Instead of ignoring these ideas we try to discover a process where the ideas can be tested in safe environments, where we're not really using real customer data. We're not actually creating a new product or service but running an experiment for three months where we can take a particular technology or business model and trial it with a small subset of users and we manage that risk that way.
The other perspective is that a lot of financial services regulators are much more open to the idea regulation should not put a stop to innovation. An example of this is an experiment we did with the Financial Conduct Authority, the chief regulator of banks in the UK. They observed an experiment we conducted and gave us their views as to this particular form of technology. By involving the FCA in the experimental process we have hopefully gained a regulator that’s comfortable with us and exploring this new way of working.
What’s the rate of success between coming up with new ideas and them being implemented or being successful?
If I look at the number of experiments I've done in London, which is a young Lab, we’ve run about five now. With the one that we did with the FCA we're now in conversations around potential scaling and commercialisation, so that's a one in five.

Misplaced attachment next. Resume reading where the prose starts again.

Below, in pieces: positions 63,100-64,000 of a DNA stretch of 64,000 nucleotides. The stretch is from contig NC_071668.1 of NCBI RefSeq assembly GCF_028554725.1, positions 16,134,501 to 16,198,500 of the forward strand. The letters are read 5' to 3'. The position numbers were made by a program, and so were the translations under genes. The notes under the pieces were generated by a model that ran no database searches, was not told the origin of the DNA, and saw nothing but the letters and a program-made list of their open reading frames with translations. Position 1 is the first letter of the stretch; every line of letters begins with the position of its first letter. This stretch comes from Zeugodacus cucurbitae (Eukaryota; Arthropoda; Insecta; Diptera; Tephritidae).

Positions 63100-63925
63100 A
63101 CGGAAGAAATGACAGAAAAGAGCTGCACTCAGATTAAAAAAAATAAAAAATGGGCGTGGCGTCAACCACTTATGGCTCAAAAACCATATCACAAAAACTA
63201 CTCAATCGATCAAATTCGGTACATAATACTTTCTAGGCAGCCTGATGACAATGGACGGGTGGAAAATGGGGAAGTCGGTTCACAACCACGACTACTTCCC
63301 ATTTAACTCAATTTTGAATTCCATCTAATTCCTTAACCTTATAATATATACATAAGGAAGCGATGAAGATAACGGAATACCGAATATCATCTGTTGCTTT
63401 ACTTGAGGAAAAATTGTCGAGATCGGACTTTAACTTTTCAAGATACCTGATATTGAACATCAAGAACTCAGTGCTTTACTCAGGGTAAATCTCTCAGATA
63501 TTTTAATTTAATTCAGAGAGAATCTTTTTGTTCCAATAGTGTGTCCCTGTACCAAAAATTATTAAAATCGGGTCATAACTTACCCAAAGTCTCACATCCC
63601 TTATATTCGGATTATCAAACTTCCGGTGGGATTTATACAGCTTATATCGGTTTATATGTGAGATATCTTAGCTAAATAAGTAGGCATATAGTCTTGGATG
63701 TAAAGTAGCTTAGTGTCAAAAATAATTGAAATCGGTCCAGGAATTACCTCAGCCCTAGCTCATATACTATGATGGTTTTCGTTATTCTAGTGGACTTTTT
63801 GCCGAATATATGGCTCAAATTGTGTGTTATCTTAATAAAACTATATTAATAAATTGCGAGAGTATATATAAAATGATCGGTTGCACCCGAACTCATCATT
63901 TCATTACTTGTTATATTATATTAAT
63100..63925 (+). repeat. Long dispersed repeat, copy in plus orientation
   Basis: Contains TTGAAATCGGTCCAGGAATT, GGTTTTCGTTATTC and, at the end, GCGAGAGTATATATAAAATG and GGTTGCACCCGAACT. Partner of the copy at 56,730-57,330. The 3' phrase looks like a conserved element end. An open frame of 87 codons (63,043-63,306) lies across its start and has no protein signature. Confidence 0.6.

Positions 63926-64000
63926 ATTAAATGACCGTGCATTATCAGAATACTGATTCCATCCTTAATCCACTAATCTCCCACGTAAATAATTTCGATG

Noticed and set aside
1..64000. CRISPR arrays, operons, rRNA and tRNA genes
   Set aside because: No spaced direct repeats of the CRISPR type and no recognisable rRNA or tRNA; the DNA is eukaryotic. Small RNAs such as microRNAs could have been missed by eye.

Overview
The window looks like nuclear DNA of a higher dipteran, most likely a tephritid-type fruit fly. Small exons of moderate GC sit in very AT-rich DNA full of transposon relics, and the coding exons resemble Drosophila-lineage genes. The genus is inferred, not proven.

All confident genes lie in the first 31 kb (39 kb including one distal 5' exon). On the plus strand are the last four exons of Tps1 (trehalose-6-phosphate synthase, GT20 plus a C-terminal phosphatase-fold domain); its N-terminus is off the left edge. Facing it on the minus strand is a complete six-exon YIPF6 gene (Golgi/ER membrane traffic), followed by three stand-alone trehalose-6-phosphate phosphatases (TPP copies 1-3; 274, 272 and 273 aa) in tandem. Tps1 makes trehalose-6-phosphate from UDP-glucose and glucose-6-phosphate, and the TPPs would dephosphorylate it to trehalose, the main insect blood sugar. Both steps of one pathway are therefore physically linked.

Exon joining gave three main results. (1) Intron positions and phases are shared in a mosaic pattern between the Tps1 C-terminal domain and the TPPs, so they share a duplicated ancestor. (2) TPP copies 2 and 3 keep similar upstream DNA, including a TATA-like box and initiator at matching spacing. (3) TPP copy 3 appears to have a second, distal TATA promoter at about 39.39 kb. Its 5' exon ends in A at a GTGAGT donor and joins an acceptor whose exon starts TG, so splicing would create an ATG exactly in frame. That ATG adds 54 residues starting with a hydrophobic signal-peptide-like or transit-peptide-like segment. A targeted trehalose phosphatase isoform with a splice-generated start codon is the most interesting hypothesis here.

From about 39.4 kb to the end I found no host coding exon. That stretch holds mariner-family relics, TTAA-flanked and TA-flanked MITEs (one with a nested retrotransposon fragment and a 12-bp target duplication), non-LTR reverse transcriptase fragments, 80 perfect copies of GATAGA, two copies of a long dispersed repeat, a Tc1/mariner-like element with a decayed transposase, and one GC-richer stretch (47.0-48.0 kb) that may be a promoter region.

In Sydney, we probably have that same run rate. It's difficult to say because there are certain ideas that actually experiment really well but it's difficult to commercialise them for reasons around feasibility, which lie outside the Lab's control. But at the end of the day our metrics shouldn't be based on a certain percentage of things being commercialised. It is a portfolio theory where we’re creating an environment where we don't have to spend a lot of money to test something. If we test ten things and one works well, it makes up for the other nine.
Why do you think innovation is important, particularly in the banking industry?
I think in today’s world industries aren't necessarily so black and white. You can think about either finance or the banking industry, or you could think about a huge company such as Alibaba, for example, who operate within payments. They're one of the largest payment providers through Alipay. So arguably, they're a retailer that operates within the banking industry. Because of the emergence of cheaper, faster technologies that are far more scalable than traditional technologies we're getting to a point where industry lines are blurring.
The world changes rapidly, so it's important for us to maintain our core business while still having a process where we can start thinking about what's going to happen in the next couple of years.
Have you developed any philosophies about training yourself to think in a particular way?